Armin A. Brott, father of three daughters and a nationally recognized parenting expert, has written numerous books on fatherhood, including Father for Life: The Expectant Father: Facts, Tips, and Advice for Dads-to-Be; The New Father: A Dad's Guide to the First Year; Fathering Your Toddler and The Single Father: A Dad's Guide to Parenting Without a Partner. He's also co-author, with Ross D. Parke, of Throwaway Dads: The Myths and Barriers That Keep Men From Being the Fathers They Want to Be. Brott has also written about parenting and fatherhood for The New York Times Magazine, The Washington Post, Newsweek and many other publications, and he hosts “Positive Parenting,” a nationally syndicated weekly radio talk show. Brott took some time to explain what to expect during the first 30 days of being a new dad.
First of all, it’s OK to jump in. Close your eyes and start doing stuff. It’s easy to just sit back and watch others do things. No one really wants to change a diaper, no one really wants to deal with a crying baby, so it’s easy to let others do it. The way to get good at these things is to practice. The mom can soothe a crying baby because she’s done it and knows when it doesn’t work. Dad needs to start making his own mistakes and that’s where the confidence will come from. The second thing is to not sit by and let other people do it, but to actively take charge and not allow someone to push you aside. Otherwise you end up with a guy who is turned into mommy’s little helper instead of a stand-on-your-feet father.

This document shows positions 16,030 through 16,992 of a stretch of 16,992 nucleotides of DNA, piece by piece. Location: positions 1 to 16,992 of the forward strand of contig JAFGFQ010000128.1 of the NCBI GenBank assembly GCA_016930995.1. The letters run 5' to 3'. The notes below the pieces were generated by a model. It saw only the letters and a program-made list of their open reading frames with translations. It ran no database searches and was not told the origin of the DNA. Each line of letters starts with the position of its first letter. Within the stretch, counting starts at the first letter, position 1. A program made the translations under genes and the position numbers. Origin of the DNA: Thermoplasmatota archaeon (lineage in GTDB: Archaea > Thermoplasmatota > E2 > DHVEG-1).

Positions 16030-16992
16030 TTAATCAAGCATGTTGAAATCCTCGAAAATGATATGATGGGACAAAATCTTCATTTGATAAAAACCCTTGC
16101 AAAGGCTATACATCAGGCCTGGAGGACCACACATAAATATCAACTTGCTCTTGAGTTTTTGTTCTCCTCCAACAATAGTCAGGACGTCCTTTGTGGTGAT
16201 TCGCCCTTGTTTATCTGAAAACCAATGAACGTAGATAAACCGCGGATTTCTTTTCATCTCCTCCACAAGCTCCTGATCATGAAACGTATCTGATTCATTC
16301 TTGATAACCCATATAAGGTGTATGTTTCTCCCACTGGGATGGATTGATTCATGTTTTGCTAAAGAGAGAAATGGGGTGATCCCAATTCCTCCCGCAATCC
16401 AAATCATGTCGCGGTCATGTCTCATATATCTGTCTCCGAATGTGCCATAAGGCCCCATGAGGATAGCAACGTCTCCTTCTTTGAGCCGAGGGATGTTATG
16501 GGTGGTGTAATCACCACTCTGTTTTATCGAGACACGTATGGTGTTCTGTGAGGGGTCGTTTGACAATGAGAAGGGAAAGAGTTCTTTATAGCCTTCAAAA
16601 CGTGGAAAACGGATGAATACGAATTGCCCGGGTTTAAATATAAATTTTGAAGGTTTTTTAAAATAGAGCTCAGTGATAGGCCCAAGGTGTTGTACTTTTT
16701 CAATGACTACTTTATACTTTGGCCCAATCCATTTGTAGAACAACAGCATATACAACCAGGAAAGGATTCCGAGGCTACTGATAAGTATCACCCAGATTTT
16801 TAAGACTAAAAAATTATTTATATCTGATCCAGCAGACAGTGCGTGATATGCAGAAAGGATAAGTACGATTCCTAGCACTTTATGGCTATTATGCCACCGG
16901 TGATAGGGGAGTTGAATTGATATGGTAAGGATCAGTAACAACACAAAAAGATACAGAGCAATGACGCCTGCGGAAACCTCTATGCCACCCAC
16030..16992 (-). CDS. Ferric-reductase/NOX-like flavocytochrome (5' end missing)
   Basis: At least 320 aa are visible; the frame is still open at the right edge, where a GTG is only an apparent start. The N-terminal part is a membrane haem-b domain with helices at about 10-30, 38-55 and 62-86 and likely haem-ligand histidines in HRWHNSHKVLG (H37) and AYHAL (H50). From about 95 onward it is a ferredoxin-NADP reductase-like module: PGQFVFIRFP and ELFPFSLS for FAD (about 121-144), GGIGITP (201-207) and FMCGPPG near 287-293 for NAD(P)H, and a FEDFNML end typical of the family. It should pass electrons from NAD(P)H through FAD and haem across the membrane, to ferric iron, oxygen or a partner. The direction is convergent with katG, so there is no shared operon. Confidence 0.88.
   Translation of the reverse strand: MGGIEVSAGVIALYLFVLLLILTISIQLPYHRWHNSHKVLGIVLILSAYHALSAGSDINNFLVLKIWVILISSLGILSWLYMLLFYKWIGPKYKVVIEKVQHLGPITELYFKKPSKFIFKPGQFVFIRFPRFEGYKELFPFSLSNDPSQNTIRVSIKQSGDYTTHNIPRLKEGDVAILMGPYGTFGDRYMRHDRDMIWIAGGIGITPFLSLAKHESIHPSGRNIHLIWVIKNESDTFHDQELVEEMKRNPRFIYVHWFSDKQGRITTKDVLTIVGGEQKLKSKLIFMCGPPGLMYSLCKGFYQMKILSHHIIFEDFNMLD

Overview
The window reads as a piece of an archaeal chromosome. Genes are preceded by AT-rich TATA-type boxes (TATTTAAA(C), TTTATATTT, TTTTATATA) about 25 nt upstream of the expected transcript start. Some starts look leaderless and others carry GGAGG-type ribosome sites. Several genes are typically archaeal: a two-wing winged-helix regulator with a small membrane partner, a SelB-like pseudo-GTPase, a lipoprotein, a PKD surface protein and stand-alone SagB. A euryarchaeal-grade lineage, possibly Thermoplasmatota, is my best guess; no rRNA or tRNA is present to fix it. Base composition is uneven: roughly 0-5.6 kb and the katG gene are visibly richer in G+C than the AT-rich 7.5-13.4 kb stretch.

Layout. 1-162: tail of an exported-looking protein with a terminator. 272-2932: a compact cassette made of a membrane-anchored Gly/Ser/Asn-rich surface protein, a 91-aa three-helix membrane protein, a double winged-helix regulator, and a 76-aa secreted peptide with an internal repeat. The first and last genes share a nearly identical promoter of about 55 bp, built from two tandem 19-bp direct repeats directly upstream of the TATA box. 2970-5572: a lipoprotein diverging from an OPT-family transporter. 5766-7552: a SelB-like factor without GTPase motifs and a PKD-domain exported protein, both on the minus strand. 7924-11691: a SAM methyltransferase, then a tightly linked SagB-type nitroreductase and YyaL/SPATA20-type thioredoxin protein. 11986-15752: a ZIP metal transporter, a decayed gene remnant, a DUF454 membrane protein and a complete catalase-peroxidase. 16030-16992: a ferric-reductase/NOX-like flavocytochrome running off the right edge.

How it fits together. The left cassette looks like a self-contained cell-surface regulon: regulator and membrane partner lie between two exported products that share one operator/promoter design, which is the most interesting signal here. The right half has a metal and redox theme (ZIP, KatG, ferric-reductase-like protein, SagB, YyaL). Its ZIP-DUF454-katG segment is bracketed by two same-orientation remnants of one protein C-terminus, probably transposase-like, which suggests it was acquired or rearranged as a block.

Fear number one interestingly is “Am I going to drop this kid?” which is part of a larger fear that “I have no idea what to do. I’ve never held a baby, will I be good at this?” Beyond that, it’s figuring out what it means to be a father. I think a lot of guys haven’t thought about this before becoming a father.
It almost always comes into play but not in the way that some people think about. You’re absolutely not sentenced to repeat whatever it is your father did. I think a lot of guys worry they are going to be just like the dad they had, but you don’t have to do that. Quite often men consciously make a choice.